Tone of bishops’ language on abortion an echo of other days

Would that the bishops always had as much passion for protecting children

Bishop Christopher Jones and Fr Timothy Bartlett representing the Catholic Church at the  Oireachtas Committee on Health and Children last January. Bishop Jones described the 1992 Supreme Court judgment on the X case as “morally unacceptable”. Photograph: Dara Mac Dónaill

Bishop Christopher Jones and Fr Timothy Bartlett representing the Catholic Church at the Oireachtas Committee on Health and Children last January. Bishop Jones described the 1992 Supreme Court judgment on the X case as “morally unacceptable”. Photograph: Dara Mac Dónaill

 

So the Catholic bishops have spoken on the heads of the Protection of Life during Pregnancy Bill 2013, published by the Government last week. So?

They are entitled to their opinion. Just as any other citizen or group of citizens. That’s democracy.

However, what’s involved here is more than the expression of an opinion.

The tone of the language in their statement last Friday was an echo of other days. Back when the Republic was a Catholic State for a Catholic people, where the beliefs of others were ignored in its laws.

In a statement that was a mixture of high dudgeon and threat, the bishops warned our politicians that “the Bill as outlined represents a dramatic and morally unacceptable change to Irish law and is unnecessary to ensure that women receive the life-saving treatment they need during pregnancy”.

It represented, they said, a “tragic moment for Irish society”. We’ve had many of those where our major church is concerned over recent years.

In weekend interviews it was indicated that legal action against the Bill might be initiated. That would surprise many as the bishops have many times expressed less than faith in our judiciary as regards abortion law. The legal path now seems less likely.

Repeatedly, for instance, they have criticised as “flawed” the 1992 Supreme Court judgment in the X case, “parent” of the Bill announced by the Government last week.

What is most galling, though, is that they want their beliefs to remain part of civil law in the Republic regardless of what other churches and faiths think. But then they don’t have a good record when it comes to supporting the right of others to have their beliefs respected in Irish law.

We saw that repeatedly down the decades in, for instance, their utter opposition to making artificial means of contraception legally available. We saw it in their determined resistance to divorce. We have seen it again and again in their fierce opposition to abortion and despite the fact they are alone in this view.

Last January Church of Ireland Archbishop of Dublin Michael Jackson told the Oireachtas Committee on Health and Children that his church opposed abortion on principle but acknowledged there were cases of “strict and undeniable medical necessity” where it was and should be an option.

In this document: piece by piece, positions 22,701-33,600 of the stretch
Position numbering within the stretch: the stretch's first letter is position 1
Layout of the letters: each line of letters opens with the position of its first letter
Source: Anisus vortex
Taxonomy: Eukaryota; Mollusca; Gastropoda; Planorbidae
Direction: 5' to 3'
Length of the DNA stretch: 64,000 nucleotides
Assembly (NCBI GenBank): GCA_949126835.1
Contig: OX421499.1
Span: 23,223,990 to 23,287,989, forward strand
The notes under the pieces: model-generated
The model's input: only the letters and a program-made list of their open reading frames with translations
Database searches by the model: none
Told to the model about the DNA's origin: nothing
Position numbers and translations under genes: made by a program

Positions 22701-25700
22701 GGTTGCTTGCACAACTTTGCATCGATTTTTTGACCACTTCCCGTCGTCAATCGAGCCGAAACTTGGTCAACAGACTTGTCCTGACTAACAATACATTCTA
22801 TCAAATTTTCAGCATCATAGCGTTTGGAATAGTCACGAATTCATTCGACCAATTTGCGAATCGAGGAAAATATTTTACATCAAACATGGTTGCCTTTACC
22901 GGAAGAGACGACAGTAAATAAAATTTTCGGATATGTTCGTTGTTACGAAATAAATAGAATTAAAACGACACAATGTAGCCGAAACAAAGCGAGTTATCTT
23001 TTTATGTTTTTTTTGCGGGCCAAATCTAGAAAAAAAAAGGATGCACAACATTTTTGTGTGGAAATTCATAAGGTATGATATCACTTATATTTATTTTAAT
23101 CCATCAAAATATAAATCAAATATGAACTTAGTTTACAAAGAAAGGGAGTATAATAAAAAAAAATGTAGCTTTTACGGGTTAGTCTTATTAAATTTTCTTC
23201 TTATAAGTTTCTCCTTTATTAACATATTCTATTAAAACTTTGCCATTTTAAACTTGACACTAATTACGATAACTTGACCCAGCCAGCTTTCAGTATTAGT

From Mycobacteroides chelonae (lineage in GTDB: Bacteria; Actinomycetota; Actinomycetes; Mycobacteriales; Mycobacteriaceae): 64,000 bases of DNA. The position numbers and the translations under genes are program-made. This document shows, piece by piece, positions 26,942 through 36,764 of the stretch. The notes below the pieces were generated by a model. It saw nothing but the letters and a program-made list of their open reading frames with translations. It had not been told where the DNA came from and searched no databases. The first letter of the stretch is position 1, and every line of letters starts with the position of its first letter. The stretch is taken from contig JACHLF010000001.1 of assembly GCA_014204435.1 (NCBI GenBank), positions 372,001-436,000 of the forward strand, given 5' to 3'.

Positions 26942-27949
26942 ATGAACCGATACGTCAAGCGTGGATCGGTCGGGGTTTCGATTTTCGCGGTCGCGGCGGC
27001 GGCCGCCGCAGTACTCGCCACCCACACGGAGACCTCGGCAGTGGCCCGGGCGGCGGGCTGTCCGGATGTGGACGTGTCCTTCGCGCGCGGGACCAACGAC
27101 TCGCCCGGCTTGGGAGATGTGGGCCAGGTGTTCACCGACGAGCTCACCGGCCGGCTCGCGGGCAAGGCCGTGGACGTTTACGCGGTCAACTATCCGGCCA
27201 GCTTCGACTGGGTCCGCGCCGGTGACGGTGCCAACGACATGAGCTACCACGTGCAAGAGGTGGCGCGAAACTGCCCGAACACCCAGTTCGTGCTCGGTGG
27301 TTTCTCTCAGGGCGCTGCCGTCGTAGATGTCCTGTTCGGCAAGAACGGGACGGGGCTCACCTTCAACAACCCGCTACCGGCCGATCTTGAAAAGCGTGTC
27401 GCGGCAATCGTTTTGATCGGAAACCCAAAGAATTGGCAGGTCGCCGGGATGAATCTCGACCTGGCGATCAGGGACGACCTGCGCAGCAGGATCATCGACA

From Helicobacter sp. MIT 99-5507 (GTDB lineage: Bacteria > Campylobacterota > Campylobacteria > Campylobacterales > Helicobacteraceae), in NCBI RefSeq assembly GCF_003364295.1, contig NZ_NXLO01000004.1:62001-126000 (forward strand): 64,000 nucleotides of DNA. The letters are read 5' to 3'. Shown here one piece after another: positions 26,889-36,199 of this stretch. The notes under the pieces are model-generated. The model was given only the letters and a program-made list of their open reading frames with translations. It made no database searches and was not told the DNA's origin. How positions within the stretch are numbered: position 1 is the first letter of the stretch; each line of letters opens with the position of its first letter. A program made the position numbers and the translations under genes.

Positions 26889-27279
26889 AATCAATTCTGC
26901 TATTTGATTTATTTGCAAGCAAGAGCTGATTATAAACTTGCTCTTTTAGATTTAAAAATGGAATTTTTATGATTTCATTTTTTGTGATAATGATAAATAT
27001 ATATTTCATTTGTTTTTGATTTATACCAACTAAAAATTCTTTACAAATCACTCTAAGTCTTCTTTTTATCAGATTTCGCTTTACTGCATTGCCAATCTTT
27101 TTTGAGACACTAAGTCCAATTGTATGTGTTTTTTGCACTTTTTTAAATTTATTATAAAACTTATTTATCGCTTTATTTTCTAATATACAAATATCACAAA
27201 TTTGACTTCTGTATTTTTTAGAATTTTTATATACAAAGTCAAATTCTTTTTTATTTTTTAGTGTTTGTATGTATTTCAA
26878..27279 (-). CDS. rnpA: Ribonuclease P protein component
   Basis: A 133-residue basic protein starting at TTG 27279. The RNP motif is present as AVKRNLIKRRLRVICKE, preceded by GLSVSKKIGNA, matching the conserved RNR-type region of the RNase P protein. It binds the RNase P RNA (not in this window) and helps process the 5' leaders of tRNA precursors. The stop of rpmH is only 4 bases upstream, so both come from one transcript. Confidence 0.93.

Rev Dr Trevor Morrow, minister at Lucan Presbyterian Church in Dublin, said: “It is wrong to allow a mother to die. It is wrong to take the life of a child, but in some circumstances it may be necessary to choose what is least wrong ...”

Heidi Good of the Methodist Church in Ireland said her church believed a termination was permissible where the mother’s life was at risk and where there was risk of grave injury to the physical or mental health of the mother.

Representing Ireland’s Muslims, Dr Ali Selim of the Islamic Cultural Centre of Ireland in Dublin told the committee that “in the unlikely event when a group of competent trustworthy physicians confirm that the continuity of pregnancy jeopardises the mother’s life, abortion could be conducted as the last and only alternative to protect the mother’s life”.

Representing Ireland’s Jews, Rabbi Zalman Lent of the Dublin Hebrew Congregation said Jewish law permitted abortion in certain cases, “primarily when carrying the unborn to term would cause danger and risk to the mother’s life”.

The Catholic Church was represented at the Oireachtas Committee hearings by Bishop Christopher Jones and Fr Timothy Bartlett. Bishop Jones said what was needed were “appropriate guidelines which continue to exclude the direct and intentional killing of the unborn, or a referendum to overturn the X case judgment”. That 1992 Supreme Court judgment he described as “morally unacceptable”.

According to our Catholic bishops, then, the judiciary, the Government, all the other churches, as well as Ireland’s Jews and Muslims, favour what is, to them, “morally unacceptable”. They like that phrase.

Considering the revelations of recent years about their own behaviour where protecting children was concerned, this is outrageous arrogance and is in itself unacceptable. Would that they had shown as much passion for protecting children as they have done for the unborn foetus down the years.

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